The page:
The price is pictured on a police department vehicle on October 6, 2021. According to charging documents, Price was charged Wednesday with shooting another man and losing his head a bit, while saying he intended to shoot a third person. (Jeffrey D. Allred, Deseret News)
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Price – the second man who shot at another man and struck an innocent bystander – has been charged with criminal charges for allegedly putting a hole in his ear and losing his head a bit.
Colton Jack Clark, 21, was arraigned Wednesday in 7th District Court on a charge of unlawful discharge of a firearm, a first-degree felony; Aggravated assault resulting in serious injury, second-degree felony; Possession of a firearm by a restricted person, a third-degree felony; Drug possession, A Class A misdemeanor; Possession of drug paraphernalia, Class B misconduct; And intoxication, a class C mistake.
On Saturday, Price police responded to a report of shootings near 600 East and 500 South. When officers arrived, Clark put his hands in the air and began contacting them, according to a police booking affidavit.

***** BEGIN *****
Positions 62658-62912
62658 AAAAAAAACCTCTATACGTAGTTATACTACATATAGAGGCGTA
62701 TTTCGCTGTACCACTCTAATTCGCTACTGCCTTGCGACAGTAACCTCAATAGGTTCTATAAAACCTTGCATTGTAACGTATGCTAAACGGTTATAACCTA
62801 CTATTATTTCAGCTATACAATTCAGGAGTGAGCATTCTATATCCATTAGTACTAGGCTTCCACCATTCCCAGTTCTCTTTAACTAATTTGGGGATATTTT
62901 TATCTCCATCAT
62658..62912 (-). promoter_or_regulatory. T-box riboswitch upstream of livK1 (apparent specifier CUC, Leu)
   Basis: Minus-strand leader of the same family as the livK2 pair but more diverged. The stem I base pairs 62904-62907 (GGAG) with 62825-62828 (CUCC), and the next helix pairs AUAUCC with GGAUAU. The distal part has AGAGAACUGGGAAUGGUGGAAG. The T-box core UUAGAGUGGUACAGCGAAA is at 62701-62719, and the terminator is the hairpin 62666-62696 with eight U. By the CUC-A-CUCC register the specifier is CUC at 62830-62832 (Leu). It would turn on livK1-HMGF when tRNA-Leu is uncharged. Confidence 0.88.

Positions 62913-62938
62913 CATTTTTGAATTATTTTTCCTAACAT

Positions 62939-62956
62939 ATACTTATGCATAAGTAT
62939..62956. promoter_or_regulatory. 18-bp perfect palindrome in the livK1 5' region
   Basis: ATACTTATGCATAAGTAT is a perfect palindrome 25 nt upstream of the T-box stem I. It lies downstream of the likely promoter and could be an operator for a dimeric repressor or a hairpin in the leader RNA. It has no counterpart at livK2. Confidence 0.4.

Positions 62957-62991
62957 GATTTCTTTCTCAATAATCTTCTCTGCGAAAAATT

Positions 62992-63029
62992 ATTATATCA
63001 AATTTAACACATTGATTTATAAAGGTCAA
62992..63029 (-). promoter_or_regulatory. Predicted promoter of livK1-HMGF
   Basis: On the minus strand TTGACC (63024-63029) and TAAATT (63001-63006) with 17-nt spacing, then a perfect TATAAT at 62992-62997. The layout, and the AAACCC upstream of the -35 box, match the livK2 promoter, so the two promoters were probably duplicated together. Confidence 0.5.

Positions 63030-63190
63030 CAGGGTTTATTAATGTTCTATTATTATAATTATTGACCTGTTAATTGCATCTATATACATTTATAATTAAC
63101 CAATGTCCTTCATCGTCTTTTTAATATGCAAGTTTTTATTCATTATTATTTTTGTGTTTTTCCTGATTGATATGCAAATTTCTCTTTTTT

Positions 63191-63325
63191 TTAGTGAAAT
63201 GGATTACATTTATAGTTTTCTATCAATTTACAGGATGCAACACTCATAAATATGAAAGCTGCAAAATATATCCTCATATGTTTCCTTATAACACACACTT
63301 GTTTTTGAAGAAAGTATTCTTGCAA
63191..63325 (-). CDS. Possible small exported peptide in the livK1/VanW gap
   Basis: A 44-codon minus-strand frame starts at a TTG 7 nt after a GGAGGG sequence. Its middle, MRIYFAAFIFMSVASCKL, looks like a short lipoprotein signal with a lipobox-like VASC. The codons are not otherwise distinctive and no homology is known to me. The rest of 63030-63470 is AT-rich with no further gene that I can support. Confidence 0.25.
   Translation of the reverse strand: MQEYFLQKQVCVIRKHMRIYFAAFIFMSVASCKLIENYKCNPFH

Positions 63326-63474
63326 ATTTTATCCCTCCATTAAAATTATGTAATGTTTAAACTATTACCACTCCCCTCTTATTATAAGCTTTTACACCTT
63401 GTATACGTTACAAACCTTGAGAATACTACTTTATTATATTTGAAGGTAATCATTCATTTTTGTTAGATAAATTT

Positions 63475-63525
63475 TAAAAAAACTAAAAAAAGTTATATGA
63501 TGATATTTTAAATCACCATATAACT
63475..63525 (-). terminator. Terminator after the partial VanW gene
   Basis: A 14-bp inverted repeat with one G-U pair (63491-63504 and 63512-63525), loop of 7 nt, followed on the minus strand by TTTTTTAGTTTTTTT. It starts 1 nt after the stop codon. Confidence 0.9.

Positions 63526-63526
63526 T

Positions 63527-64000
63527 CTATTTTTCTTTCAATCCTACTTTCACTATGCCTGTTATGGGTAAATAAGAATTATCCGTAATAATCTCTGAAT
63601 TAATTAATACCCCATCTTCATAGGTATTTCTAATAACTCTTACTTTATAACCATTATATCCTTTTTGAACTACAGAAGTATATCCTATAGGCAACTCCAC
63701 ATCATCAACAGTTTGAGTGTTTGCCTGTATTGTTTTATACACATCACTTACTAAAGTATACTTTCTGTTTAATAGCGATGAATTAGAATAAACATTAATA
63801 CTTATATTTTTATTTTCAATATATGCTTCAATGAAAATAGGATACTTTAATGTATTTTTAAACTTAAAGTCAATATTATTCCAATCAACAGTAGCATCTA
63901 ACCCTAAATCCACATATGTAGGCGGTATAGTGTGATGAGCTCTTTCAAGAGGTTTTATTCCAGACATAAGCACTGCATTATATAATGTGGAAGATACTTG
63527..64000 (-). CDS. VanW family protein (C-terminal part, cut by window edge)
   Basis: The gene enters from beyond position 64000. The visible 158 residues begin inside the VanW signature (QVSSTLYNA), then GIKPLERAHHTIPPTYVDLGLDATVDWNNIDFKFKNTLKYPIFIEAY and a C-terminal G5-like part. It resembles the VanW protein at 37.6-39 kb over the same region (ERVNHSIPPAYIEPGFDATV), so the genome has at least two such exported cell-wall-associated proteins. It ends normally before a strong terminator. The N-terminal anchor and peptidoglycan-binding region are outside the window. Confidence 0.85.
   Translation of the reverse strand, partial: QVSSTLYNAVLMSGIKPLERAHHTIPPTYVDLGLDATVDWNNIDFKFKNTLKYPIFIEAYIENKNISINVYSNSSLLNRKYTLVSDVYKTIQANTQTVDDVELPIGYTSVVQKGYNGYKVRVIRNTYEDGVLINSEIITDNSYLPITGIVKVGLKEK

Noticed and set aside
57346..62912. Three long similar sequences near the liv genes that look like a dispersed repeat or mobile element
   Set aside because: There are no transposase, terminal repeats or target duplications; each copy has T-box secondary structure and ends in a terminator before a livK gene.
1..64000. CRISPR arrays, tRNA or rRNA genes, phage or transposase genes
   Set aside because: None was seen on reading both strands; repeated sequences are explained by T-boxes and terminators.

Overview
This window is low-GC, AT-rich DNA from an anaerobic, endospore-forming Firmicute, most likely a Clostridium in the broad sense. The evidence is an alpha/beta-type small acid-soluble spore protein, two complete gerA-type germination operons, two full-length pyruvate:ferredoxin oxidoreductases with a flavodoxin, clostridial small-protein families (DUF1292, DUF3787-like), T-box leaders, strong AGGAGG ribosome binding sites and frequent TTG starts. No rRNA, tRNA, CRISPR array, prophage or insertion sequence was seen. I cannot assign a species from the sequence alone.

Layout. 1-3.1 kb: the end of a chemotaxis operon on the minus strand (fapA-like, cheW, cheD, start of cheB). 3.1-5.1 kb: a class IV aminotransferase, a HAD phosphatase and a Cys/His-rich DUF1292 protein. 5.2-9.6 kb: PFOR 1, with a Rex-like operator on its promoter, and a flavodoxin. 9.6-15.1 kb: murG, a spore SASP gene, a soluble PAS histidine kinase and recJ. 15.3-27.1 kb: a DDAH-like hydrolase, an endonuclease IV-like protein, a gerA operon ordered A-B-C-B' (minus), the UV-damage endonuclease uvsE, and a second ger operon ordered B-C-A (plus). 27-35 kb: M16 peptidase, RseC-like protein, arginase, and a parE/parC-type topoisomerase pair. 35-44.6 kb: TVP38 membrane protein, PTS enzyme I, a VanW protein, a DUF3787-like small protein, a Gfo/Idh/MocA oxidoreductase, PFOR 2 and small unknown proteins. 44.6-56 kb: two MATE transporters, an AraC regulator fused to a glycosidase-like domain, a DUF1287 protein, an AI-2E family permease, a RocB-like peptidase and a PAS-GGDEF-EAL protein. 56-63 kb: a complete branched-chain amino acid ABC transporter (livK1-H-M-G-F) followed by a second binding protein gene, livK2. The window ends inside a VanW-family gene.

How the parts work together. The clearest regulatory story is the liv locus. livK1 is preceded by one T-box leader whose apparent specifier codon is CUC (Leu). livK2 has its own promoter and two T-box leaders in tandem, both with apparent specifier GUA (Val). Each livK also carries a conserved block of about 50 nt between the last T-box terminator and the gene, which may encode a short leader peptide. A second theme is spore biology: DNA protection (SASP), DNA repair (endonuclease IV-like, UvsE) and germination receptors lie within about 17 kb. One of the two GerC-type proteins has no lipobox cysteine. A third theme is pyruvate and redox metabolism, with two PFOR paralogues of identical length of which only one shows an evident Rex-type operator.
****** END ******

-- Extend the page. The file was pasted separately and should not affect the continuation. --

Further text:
“I was the one who shot the shot,” he told the officer, the affidavit states.
Several people then began walking out of the basement of the residence, including a man with blood on his left ear and neck, police noted.
“(The victim) was struck once in his left ear and was found to have lost his head slightly. I saw the wound and noticed a hole still bleeding in the middle of his ear,” according to the affidavit.
The victim told detectives that Clark and another man had quarreled inside the residence and tried to separate the victim. When all the parties went out, Clark tried to shoot the man he disagreed with, who was standing on the other end of the road, the affidavit says.
“(The victim) told me that Colton (the other man) was trying to shoot and escaped and shot him instead. (He) told me that he tried to get out of the way shortly before Colton took the shot.” According to the affidavit.
Clark, who told authorities he had four beers and three shots, said he believed he was jumping and fired his rifle in self-defense but did not intend to injure the person who shot him. However, as Clark boarded the car to leave, the police determined that “there was plenty of time to climb into the vehicle and leave the situation, rather than pulling and firing his rifle.”